A Wireless Local Area Network (WLAN) is a group of devices linked together by wireless within a relatively small space like a single office building or home. Three WLAN technologies were included in the original 802.11 standard: Infrared, Frequency Hopping Spread Spectrum (FHSS), and Direct Sequence Spread Spectrum (DSSS). 802.11b focused exclusively on DSSS; 802.11a/g/n also used Orthogonal Frequency Division Multiplexing (OFDM).
Wi-Fi is a certification applied to 802.11a/b/g/n products tested by the Wi-Fi Alliance, an industry consortium that promotes interoperability in heterogeneous WLANs. For example, all 802.11g products implement standard OFDM and DSSS, but only Wi-Fi certified products have proven that they correctly support a mandatory subset of features and options.
To create a WLAN, enterprises, small businesses, and home owners can purchase Wi-Fi certified Access Points (APs) and clients (laptops, phones, printers). Clients must be no more than a few hundred feet from the closest AP. Larger buildings can be covered by installing multiple APs that are connected to each other. Most WLANs are deployed indoors, but WLANs can also cover parking lots or courtyards or other local outdoor areas.
Wireless Metropolitan Area Networks (WMANs) use wireless "last mile" technologies to connect subscriber stations (customer premise equipment) to base stations (carrier network infrastructure), providing a wireless alternative to wireline Internet access technologies like DSL, cable, or fiber.
802.16 standards define several WMAN technologies that operate at various frequencies, distances, and speeds to deliver Broadband Wireless Access (BWA). The original 802.16 focused on Fixed BWA, using point to point wireless uplinks to connect subscriber networks to carrier networks and the Internet. More recently, the 802.16e amendment defined Mobile BWA to serve subscriber stations that are not fixed in place, like laptops used in cars and trains.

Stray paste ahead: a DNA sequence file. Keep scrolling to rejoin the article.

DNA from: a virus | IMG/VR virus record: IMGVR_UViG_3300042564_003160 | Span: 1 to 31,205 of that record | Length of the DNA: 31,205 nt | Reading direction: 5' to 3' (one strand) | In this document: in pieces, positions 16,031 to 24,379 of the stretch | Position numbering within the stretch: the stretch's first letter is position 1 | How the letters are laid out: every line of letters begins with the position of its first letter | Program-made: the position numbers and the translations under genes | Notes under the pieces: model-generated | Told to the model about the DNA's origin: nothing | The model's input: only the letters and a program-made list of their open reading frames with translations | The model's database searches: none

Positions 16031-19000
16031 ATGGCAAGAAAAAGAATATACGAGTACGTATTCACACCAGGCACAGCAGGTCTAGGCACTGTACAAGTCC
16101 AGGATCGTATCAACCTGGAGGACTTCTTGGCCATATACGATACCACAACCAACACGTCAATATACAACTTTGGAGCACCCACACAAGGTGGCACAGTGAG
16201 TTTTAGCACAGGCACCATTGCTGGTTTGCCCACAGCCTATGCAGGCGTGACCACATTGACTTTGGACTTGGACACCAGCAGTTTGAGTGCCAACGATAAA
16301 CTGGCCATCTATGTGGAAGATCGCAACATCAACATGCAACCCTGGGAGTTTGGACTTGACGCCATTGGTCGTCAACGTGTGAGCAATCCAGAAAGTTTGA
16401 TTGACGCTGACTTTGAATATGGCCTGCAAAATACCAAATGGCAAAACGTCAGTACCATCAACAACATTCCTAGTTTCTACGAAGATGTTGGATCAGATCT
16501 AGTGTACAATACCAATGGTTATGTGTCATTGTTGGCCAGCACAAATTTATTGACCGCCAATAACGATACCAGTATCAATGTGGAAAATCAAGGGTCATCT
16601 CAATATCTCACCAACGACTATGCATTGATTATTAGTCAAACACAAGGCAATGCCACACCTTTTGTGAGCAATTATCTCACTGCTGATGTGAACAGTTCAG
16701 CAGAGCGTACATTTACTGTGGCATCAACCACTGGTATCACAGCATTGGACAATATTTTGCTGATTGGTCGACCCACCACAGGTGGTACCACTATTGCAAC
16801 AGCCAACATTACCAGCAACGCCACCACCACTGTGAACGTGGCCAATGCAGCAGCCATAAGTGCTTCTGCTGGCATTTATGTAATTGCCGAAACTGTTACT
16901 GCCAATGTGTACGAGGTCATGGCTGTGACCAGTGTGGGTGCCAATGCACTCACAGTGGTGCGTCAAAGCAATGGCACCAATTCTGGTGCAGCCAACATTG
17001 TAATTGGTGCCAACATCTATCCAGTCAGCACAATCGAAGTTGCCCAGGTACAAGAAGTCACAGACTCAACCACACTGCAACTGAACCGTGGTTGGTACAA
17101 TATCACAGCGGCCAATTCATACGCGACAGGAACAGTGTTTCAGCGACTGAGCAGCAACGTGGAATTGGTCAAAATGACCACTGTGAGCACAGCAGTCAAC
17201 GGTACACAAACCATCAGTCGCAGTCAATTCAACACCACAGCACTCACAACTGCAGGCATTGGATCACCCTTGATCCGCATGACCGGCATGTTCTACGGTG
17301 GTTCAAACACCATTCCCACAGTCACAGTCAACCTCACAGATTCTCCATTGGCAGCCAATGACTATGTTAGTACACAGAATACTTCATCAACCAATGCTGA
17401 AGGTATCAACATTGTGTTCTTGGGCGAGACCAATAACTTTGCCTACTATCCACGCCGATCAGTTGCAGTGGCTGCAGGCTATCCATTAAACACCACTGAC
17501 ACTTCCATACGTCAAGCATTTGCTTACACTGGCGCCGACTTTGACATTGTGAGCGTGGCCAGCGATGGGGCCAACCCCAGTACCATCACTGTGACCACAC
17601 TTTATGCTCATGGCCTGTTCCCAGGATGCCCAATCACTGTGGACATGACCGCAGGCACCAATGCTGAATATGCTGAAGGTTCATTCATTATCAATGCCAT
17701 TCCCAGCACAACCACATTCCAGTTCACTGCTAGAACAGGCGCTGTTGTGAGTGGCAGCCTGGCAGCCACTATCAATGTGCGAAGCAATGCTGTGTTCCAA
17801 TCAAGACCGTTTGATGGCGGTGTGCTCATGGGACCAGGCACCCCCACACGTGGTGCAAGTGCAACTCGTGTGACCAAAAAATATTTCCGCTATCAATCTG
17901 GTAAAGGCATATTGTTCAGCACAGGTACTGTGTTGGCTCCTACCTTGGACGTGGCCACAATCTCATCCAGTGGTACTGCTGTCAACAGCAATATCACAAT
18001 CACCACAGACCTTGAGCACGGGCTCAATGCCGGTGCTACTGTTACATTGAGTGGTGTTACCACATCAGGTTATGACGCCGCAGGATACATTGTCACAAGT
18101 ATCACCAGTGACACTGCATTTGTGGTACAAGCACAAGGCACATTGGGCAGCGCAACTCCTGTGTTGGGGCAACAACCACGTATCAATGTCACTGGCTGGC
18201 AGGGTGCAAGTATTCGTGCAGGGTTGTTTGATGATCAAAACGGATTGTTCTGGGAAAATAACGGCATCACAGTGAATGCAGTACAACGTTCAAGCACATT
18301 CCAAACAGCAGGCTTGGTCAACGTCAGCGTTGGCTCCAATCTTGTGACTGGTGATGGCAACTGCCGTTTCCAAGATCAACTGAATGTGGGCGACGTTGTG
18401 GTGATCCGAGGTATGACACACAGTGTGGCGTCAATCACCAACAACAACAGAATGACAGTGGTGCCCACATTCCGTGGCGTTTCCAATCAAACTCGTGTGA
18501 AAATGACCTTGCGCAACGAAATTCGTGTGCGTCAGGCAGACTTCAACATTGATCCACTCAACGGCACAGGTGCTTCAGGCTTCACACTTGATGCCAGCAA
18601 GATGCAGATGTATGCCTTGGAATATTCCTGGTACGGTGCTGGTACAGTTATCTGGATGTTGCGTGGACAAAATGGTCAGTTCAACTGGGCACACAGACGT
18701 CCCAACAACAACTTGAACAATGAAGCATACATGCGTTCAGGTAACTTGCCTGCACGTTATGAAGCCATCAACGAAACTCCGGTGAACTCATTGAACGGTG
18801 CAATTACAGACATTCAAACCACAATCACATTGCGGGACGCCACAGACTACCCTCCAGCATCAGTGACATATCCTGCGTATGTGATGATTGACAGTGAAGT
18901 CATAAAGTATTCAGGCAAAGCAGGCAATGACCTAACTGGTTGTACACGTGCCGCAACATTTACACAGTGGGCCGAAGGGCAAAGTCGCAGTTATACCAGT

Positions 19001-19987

WiMax is a certification applied to 802.16 products tested by the WiMAX Forum. Carriers build and operate WMANs by purchasing licensed spectrum and then deploying WiMAX base stations throughout a city, region, or other designated coverage area. To use the WMAN, subscribers must purchase wireless services from a carrier. For example, Sprint recently launched a commercial WiMAX service called XOHM in Baltimore. Consumers in and around Baltimore that want to use XOHM must purchase a compatible WiMAX device and pay Sprint for air time.
Here are some key differences between WLANs and WMANs, supported by Wi-Fi and WiMAX products:
- It's possible to use WMAN technology indoors, but 802.16 protocols are optimized for outdoor operation. It's possible to use WLAN technology outside, but 802.11 protocols were primarily designed for indoor networks.
- Larger WLANs can be constructed using many densely-spaced Wi-Fi APs, but to blanket miles of territory with wireless, you really want to create a WMAN technology. On the other hand, using WiMAX products for communication between PCs inside the same building would be pricey and impractical -- that's precisely what WLAN technologies were created for.
- Most office and home WLANs are composed of Wi-Fi products operating in unlicensed spectrum -- channels freely available for use by anyone. WiMAX products most often operate in spectrum licensed to wireless carriers who use them to deliver commercial BWA services.
For nuts-and-bolts differences, check out Michael Finneran's excellent paper on WiMax versus Wi-Fi.
The bottom line is that WLANs and WMANs are complementary network architectures, supported by standard technologies that were designed for very different environments and purposes. This is why your next laptop may well include both Wi-Fi and Mobile WiMAX adapters. Use the Wi-Fi adapter to connect to your office or home WLAN free-of-charge, but use the WiMAX adapter when you're on the go to reach the Internet through a carrier's WMAN.
Read our networking fundamentals expert's response to this question: How each wireless technology differs: Wi-Fi, WiMax and WLANs
This was first published in November 2008